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Coordination and Culture

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  • Jean-Paul Carvalho

Abstract

Culture constrains individual choice by making certain behaviour taboo.� We propose an evolutionary model in which members of different groups attempt to coordinate over time.� We show that cultural constraints can lead to a permanent break down in coordination between groups, even when coordination is attainable and Pareto-efficient.� Hence restrictive cultures make coordination with out-group members more difficult.� By limiting a person's options, however, highly restrictive cultures act as a strategic commitment, forcing out-group members to conform to in-group norms if they want to coordinate.� In this way, cultural constraints on behaviour may lead to higher expected welfare.� When people rationally choose their culture, we demonstrate that restrictive and permissive cultures can co-exist in the long run.

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Bibliographic Info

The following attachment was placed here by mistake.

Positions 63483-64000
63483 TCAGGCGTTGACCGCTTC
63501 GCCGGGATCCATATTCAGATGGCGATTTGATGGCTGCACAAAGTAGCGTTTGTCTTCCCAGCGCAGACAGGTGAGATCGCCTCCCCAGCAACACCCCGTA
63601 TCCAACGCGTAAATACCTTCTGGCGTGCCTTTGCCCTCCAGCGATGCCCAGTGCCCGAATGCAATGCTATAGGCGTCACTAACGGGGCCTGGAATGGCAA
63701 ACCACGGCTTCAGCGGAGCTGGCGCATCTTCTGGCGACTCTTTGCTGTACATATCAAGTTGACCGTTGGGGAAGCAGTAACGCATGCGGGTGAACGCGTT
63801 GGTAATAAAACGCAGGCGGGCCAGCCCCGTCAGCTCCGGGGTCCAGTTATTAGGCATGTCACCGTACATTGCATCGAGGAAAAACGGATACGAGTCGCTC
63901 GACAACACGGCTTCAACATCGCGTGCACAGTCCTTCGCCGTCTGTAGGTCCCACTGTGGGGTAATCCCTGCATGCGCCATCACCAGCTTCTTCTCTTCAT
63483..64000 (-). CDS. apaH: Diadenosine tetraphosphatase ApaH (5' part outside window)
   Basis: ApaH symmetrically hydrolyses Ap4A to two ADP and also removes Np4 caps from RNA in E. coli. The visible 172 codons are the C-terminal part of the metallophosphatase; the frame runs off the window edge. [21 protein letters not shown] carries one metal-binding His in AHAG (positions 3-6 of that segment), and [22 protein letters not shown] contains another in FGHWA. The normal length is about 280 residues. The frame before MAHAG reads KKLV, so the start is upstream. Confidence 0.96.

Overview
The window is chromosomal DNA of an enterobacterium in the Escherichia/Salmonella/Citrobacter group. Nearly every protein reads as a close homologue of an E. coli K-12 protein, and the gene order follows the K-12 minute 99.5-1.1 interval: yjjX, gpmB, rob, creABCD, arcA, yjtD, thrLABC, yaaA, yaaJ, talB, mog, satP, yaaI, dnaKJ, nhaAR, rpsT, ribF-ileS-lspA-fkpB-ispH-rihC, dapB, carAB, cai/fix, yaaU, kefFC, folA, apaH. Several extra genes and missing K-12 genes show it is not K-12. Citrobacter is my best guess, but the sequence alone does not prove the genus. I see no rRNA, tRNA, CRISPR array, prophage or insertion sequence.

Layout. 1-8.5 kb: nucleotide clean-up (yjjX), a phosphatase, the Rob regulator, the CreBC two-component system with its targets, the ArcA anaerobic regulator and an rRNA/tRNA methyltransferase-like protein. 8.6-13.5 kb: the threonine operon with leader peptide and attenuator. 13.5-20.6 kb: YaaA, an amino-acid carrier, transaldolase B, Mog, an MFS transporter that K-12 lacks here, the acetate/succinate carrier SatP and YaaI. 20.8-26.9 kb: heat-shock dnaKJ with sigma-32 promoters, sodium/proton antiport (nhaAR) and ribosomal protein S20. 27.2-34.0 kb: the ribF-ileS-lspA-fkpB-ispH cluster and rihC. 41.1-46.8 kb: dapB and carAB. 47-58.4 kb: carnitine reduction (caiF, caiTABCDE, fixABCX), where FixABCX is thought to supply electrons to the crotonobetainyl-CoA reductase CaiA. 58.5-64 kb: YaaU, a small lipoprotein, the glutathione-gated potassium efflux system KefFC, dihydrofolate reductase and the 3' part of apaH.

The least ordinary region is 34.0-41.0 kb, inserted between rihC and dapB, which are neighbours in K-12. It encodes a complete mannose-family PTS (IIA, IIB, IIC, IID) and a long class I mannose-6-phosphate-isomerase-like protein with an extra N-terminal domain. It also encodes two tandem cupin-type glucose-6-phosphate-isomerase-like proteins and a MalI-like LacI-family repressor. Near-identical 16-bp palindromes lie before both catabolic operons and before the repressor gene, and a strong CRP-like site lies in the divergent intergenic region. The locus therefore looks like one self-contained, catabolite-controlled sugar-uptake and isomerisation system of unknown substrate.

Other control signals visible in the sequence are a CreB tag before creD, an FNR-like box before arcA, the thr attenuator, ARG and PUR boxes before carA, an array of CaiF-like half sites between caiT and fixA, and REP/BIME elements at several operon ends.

Paper provided by University of Oxford, Department of Economics in its series Economics Series Working Papers with number 489.

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Date of creation: 01 Jun 2010
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Handle: RePEc:oxf:wpaper:489

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Related research

Keywords: Coordinatin games; Culture; Taboos; Commitments; Cultural evolution;

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Cited by:
  1. Filipe R. Campante & David H. Yanagizawa-Drott, 2013. "Does Religion Affect Economic Growth and Happiness? Evidence from Ramadan," NBER Working Papers 19768, National Bureau of Economic Research, Inc.
  2. Neary, Philip R., 2012. "Competing conventions," Games and Economic Behavior, Elsevier, Elsevier, vol. 76(1), pages 301-328.

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